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US hog futures slip as supply outweighs Chinese demand

US hog futures dropped on Friday (27 December) as pressure from large domestic supplies overshadowed an uptick in pork sales to China.

30 December 2019, at 11:44am

Traders are keeping an eye on Chinese demand because China, the world's biggest pork consumer, is grappling with African swine fever. Farmers are hoping China will further increase imports of US pork to make up for the outbreak that has decimated its herd.

China was the biggest buyer of US pork for delivery in 2020 last week, according to US Department of Agriculture data. The agency reported net export sales of 5,690 tonnes to China from 13 to 19 December for next year. The sales were the biggest for 2020 in about a month and came after three consecutive weeks of net cancellations by China.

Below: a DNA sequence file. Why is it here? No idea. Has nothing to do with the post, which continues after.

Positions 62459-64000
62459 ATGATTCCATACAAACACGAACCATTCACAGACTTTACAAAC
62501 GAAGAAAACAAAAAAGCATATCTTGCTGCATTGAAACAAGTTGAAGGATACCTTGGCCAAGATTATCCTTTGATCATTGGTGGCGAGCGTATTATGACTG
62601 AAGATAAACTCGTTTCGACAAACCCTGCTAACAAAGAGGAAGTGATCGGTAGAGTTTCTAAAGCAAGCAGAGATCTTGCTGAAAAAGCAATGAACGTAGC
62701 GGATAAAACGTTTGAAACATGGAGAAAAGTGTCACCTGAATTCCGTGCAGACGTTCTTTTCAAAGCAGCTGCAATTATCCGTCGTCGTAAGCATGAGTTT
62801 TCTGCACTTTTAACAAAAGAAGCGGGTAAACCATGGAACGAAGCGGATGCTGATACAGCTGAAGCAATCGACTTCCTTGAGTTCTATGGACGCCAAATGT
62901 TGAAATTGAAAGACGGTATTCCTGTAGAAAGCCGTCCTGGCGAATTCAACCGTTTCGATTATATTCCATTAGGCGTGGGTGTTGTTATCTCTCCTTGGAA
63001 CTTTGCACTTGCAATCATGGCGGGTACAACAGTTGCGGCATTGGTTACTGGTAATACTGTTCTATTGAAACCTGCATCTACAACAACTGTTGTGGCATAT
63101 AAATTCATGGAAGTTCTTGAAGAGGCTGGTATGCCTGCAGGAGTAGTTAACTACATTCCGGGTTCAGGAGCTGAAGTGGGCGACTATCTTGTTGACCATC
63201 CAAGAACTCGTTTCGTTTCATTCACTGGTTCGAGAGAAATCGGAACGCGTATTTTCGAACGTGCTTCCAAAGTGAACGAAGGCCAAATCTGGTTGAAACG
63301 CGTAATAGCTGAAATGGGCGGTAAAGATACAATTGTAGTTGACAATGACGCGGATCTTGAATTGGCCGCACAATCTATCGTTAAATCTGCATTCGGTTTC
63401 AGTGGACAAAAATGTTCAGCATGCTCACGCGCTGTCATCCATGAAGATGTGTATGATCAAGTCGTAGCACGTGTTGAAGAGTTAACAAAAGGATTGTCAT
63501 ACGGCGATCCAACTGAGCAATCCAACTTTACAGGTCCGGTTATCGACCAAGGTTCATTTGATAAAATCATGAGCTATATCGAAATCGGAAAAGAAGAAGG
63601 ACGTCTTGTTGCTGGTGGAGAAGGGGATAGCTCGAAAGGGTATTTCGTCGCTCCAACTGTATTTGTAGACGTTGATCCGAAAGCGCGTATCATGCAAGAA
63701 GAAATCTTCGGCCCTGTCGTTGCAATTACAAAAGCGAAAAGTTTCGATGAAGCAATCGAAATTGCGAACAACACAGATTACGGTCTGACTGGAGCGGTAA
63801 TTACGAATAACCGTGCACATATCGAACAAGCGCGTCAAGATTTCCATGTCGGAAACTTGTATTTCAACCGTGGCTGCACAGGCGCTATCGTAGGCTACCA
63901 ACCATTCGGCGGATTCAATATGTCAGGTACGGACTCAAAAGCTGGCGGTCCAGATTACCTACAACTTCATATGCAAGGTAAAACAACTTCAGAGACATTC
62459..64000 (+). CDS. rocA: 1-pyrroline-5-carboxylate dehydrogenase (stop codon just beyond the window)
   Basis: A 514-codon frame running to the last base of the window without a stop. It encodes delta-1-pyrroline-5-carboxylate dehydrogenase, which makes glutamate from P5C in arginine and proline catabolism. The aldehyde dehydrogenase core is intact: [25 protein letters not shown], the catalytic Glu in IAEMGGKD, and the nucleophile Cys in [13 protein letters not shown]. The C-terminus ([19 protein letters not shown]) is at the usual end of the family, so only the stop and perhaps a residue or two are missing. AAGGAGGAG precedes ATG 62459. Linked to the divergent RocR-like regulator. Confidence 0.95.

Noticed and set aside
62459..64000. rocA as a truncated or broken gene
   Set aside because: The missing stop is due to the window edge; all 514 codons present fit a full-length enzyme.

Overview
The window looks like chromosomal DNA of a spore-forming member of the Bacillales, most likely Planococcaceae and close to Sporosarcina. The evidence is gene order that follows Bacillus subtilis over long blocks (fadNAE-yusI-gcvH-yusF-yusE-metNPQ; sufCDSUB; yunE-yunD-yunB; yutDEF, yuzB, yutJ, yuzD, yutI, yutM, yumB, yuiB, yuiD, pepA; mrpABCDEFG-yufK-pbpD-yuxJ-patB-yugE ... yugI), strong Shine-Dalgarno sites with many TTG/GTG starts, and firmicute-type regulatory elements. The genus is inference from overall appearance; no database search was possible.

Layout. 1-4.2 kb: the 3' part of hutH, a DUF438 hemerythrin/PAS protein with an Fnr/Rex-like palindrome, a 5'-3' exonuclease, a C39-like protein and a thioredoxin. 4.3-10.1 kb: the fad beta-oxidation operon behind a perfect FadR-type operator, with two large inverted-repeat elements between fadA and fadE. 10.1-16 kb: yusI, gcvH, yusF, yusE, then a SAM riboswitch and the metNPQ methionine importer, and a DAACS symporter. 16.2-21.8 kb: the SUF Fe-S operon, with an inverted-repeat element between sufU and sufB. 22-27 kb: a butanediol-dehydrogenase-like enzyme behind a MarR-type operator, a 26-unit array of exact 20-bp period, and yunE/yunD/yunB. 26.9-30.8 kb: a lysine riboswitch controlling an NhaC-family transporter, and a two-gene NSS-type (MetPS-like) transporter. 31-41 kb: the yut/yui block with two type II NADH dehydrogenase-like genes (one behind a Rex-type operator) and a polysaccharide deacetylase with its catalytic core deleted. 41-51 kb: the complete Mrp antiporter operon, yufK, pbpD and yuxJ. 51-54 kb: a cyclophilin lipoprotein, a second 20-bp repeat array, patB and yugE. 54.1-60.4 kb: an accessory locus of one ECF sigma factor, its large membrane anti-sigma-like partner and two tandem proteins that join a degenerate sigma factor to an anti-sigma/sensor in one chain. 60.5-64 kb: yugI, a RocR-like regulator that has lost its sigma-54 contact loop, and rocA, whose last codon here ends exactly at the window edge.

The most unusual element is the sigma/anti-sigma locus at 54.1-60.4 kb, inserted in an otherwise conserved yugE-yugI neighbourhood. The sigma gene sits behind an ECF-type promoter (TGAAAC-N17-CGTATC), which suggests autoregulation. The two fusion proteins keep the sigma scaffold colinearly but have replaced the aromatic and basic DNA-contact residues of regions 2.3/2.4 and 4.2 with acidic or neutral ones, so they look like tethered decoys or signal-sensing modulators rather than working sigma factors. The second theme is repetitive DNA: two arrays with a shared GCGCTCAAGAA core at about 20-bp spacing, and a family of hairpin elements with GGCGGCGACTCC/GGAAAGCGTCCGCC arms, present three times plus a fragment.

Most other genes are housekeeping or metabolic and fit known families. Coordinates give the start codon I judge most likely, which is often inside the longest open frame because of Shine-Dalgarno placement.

Weekly shipments of 16,115 tonnes of US pork to China were the biggest since February, according to USDA data.

But US supplies of hogs remain ample after producers expanded herds. The USDA said in a quarterly report on Monday that the inventory of all US hogs and pigs on 1 December was 77.3 million head, up 3 percent from a year earlier.

"Monday's hogs and pigs report confirmed we'll have larger than needed supplies through February," said Rich Nelson, chief strategist for commodities broker Allendale in Illinois.

Most actively traded February lean hog futures fell 0.325 cent to 70.575 cents per pound at the Chicago Mercantile Exchange. The contract pulled back after reaching its highest price since 13 December on Thursday.